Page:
buggs_moran wrote: Sure, it would be very easy the way I have it set up... The only problem is the look.
- The circular plumes will not look right on Earth.
- I am not sure, but didn't Triton have geysers, not volcanoes? I have an idea for geysers though....
Yes, I found that the eruptive material is probably liquid nitrogen, dust, or methane compounds from beneath the surface. But I think that at -235?°C as is Triton's surface, everything freezes immediately, producing this way a volcanic plume, IMO. One of Voyager's images shows an actual plume rising 8 km above the surface and extending 140 km
buggs_moran wrote:- I even thought about Enceladus at one point too, but wasn't sure about the geometry there either.
I found no evidence of volcanoes on Enceladus, only a theory that says that Enceladus is very likely the source of the material in Saturn's E ring. And since the material cannot persist in the ring for more than a few thousand years, it must be due to very recent activity on Enceladus.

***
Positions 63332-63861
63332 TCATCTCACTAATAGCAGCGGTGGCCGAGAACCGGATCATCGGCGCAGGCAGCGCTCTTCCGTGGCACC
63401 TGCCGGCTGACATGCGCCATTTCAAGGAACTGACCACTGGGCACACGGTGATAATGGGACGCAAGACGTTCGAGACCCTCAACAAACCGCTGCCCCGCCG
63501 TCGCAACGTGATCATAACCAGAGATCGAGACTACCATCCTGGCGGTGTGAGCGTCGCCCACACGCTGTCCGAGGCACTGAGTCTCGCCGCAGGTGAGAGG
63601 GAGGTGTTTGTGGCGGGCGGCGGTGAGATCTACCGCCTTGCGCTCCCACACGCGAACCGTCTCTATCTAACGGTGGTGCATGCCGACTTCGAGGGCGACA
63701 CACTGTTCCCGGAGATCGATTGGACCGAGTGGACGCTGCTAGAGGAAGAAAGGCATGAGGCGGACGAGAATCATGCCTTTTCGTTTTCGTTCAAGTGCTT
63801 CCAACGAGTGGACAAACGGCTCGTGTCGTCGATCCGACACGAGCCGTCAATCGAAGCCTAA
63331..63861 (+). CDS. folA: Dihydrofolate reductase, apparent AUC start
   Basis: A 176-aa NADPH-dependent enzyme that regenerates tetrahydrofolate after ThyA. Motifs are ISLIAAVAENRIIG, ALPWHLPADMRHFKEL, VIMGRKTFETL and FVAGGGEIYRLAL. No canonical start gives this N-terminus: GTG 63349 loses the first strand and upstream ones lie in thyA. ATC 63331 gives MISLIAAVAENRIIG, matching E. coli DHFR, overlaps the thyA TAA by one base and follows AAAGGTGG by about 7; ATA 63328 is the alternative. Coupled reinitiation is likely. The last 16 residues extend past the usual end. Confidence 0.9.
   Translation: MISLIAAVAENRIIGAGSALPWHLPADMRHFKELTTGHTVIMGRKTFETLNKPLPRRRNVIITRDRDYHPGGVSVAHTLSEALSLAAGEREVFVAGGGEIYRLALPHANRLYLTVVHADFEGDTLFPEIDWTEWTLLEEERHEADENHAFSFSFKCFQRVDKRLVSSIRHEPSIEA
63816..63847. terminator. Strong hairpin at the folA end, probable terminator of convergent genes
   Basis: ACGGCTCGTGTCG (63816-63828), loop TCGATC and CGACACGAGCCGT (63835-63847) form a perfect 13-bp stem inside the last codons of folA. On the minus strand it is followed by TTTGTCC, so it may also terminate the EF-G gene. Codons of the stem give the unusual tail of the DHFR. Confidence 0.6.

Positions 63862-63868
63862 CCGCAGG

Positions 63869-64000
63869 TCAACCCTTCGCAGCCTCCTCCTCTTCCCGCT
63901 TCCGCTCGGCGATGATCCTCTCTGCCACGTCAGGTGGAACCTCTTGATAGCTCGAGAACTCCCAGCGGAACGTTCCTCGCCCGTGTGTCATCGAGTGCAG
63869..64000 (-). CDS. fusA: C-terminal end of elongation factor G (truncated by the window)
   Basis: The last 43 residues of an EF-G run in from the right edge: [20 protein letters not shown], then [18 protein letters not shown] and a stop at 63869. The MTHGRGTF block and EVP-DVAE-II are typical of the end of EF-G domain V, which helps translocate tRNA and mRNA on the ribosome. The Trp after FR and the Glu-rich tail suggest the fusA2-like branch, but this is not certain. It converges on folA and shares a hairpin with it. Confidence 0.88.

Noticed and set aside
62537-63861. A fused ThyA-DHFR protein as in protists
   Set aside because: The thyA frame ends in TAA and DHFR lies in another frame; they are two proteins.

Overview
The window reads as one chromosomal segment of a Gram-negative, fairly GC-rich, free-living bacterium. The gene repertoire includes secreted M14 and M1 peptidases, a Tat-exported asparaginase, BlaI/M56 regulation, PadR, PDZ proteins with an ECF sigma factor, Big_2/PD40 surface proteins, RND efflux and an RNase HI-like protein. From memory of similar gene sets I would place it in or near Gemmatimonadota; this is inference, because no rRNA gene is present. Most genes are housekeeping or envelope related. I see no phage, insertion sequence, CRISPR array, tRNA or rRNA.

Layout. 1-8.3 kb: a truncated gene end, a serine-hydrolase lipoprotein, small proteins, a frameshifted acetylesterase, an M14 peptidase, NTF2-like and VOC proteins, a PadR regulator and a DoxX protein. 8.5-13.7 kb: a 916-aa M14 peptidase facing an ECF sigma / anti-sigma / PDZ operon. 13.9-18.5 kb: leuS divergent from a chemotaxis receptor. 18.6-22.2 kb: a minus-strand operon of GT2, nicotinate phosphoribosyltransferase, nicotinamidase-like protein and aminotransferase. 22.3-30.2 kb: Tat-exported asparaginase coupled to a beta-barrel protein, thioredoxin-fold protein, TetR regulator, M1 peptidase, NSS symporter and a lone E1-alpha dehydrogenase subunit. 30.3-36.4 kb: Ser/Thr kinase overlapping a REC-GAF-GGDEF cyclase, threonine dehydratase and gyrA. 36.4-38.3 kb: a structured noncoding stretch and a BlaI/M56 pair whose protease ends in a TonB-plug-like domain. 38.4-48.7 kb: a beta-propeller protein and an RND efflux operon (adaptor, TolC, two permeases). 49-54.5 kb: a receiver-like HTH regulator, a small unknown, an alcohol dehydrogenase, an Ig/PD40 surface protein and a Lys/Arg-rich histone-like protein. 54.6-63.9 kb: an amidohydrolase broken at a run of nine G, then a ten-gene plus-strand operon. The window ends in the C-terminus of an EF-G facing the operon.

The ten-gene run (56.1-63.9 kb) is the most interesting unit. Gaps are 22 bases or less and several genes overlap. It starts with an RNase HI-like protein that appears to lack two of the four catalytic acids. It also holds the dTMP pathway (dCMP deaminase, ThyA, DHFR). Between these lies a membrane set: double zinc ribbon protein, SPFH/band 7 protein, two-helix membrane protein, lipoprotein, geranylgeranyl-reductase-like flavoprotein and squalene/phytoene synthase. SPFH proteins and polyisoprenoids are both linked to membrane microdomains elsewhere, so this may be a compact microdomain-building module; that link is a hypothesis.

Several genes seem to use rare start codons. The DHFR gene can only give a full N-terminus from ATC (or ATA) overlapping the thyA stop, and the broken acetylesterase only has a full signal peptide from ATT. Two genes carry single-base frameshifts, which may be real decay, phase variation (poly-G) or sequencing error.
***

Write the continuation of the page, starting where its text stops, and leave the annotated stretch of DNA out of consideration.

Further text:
But up to now, as for what I could find, there is no evidence of this.
EDITED LATER: Sorry, my fault, Enceladus HAS them, as shown herehttp://saturn.jpl.nasa.gov/multimedia/i ... ageID=2779
and herehttp://saturn.jpl.nasa.gov/multimedia/i ... ageID=2826
while in this image there are the positions of the 8 found emission locations:http://saturn.jpl.nasa.gov/multimedia/i ... ageID=2778
buggs_moran wrote:- If you feel like getting a list of sites together, I can look into building them.
Well, you are very kind as usual, Chris, so I'll give a look to find locations on Triton and a couple on the Earth, too.
BTW, the volcanic plumes on Earth volcanoes are more vertical, I mean that ejecta fall down along the volcan's slope, so perhaps you can modify the circle in a very elongated vertical ellipse, if I understood the way in which plumes work. This should provide moreover a closer distance among ejecta, with the result of a denser plume, so closer to the Earth's ones. Regarding Triton, I think that it should have equally an elliptical shape, but horizontal, instead of vertical as on the Earth (remember, the plume imaged by Voyager was 8 km hign and 140 wide!).